We had booked a shuttle transfer from the airport to our hotel, the Best Western, ahead of time, which I would highly recommend since if you’re staying in Reykjavik, it will probably be about an hour away. Sine we arrived at 6 a.m., we couldn’t check in to our hotel, so instead we hit the streets! The cold, dark streets. Neither one of us really had any idea where we were going and nor did we ask. Remember that the sun doesn’t rise until about 9:30 a.m. in the winter in Iceland, but none of that mattered!
We spent the morning walking around downtown, drinking coffee at Te & Kaffi, stumbling upon the most adorable and classy violin-making shop I’ve ever seen (note to self: take up the violin again), and checking out some of the local stores in the downtown area, most of which don’t open until the sun has fully risen by 10 a.m.
The gorgeous church that pretty much starts the main drag of downtown Reykjavik.
Also, this picture was taken around 8 a.m. Nary a glimmer of sunlight in the sky!
Umm, right?! How amazing is this violin studio??
One of these things is not like the other …
During our wanders we also happened upon The Laundromat Cafe, which I had read about and knew I wanted to visit. The place has a seriously adorable, 70s-style laundromat downstairs, while the upstairs doubles as a restaurant by day, bar by night, and all-around bookstore (they color code their books, like I do!) and people-watching heaven.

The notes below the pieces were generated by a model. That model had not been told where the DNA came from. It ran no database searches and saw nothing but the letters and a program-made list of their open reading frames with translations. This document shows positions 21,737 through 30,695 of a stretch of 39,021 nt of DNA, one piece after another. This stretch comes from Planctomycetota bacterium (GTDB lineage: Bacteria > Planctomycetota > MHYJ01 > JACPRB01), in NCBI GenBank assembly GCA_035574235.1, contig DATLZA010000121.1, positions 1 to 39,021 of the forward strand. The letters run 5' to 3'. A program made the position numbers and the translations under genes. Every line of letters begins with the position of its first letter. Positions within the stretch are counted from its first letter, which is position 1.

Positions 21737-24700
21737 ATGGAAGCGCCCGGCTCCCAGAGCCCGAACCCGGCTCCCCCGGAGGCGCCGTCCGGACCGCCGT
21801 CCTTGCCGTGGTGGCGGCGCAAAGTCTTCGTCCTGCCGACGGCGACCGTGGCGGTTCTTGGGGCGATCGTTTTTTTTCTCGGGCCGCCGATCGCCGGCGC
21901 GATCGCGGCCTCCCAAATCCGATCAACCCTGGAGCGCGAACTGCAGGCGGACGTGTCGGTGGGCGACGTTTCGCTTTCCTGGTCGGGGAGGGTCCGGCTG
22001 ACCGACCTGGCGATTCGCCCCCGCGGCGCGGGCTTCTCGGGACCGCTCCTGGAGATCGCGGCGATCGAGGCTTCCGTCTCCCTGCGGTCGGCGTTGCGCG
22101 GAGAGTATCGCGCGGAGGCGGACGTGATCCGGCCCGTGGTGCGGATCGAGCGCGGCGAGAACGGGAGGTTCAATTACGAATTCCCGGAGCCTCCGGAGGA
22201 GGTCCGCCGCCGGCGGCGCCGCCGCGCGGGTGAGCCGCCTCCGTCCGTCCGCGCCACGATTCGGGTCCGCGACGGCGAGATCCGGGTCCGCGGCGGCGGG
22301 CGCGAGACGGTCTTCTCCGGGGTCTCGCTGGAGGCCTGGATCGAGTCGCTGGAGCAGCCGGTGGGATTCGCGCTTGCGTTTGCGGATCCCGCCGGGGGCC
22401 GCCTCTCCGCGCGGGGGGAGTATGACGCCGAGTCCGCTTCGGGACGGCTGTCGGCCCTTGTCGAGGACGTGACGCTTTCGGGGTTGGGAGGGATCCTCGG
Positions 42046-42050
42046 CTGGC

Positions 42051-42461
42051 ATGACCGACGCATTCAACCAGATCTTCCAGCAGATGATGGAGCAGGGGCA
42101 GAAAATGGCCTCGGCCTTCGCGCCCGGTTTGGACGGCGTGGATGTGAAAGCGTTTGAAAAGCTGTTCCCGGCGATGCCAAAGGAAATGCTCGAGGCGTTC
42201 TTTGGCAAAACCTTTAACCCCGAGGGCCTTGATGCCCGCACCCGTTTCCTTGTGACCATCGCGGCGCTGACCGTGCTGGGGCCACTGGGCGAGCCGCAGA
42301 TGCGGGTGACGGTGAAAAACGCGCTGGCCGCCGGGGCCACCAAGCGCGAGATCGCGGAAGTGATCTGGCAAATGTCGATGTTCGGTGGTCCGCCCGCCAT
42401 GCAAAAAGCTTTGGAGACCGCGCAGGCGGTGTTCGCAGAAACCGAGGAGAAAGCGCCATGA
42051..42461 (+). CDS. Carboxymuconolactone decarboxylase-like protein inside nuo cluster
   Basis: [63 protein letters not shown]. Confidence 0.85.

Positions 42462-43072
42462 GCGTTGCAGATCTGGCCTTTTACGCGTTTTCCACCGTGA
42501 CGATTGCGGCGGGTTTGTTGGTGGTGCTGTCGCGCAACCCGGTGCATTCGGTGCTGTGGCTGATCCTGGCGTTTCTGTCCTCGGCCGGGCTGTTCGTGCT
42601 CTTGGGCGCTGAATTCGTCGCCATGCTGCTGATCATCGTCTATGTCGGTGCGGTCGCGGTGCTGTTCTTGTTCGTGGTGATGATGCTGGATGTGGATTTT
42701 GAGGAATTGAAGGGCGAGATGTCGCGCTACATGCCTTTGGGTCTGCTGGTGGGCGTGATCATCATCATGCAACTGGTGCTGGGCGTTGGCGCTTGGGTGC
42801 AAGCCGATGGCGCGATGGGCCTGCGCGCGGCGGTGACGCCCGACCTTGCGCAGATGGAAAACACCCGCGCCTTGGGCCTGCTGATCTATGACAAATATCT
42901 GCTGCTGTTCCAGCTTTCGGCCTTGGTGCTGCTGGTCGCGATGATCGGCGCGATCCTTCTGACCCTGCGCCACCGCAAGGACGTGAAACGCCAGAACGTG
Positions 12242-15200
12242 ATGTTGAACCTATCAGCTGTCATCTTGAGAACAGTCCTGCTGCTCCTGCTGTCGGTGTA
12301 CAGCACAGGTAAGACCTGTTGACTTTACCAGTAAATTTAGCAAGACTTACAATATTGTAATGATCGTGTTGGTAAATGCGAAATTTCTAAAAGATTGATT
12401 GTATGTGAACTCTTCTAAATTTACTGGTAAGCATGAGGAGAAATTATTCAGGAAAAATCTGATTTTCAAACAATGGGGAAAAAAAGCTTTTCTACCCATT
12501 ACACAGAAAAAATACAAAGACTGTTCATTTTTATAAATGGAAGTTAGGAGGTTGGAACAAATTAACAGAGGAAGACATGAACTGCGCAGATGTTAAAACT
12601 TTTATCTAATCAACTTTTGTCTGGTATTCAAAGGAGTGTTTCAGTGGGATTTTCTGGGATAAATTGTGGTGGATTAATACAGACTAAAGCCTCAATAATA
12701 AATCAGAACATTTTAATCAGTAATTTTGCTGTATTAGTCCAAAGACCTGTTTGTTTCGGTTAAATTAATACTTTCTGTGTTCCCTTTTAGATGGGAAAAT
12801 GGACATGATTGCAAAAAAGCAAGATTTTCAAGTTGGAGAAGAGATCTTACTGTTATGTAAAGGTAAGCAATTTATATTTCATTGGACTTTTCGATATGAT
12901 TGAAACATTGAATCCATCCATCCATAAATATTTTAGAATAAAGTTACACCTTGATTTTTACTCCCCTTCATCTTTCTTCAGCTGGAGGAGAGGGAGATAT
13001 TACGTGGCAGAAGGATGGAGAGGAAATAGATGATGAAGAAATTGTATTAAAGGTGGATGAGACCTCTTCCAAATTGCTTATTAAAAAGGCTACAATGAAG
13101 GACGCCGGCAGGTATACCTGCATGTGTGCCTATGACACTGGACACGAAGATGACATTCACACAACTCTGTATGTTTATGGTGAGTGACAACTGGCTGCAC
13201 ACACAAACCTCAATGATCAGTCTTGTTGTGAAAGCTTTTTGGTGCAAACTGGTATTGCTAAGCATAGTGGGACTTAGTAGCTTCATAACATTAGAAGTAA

Oh, and my eggs and tomatoes weren’t too shabby, either. (As it turns out, Icelanders are pretty proud of their tomatoes. They consider all other tomatoes grown from outside of the country to just not be good enough … and after tasting theirs, I can see why.)
By the time we headed back outside, it was snowing gently — the perfect Icelandic weather! As a side note, I have already mentioned that the sun doesn’t rise until 9:30 ish in the winter, but it also sets around 5 p.m., so if you’re a daylight lover, you really need to plan your time wisely to make the most out of what little you’ll get of it if you travel here in February. I wasn’t quite sure how I would take the fewer hours of daylight.
After our nap, we headed over to Cinema No: 2, which I had also read about, to take in two videos — one on the formation of Iceland and its geography and people, and another on the Northern Lights (for which we would have a tour to try to find ourselves the following night). The Cinema was small but super cozy, with couches and an old-school popcorn machine and a lovely man in a warm sweater to take your money at the door. The “movie screen” is really a projector screen, and the videos themselves seem pretty old, but it doesn’t matter. The history of Iceland and its nature and the Northern Lights have been set for years, so there’s really not much updating that needs to be done. On the other hand, it’s a bit expensive (about $30 for both of us) … but it was worth it. A very nice thing to do on your first day in Iceland. Just be sure to double-check the times if this is something you’d like to do on your own trip. The Cinema isn’t open all day (I believe we went around 6 p.m. to catch our movies), so it would be a shame to head all the way over there and miss them.
After the movies we went straight to Micro Bar, a tiny little bar located behind the lobby of The Center Hotel, practically directly across the street from The Laundromat Cafe. The trick is to just ask the locals …
For dinner, we had originally tried to make a reservation at Fridrik V, but unfortunately we couldn’t get in. Then we read about Snaps (which also made that top beer places), and tried it out as well as Noodle Station, a hole-in-the-wall Thai soup store that smelled delicious and had lots of locals eating there.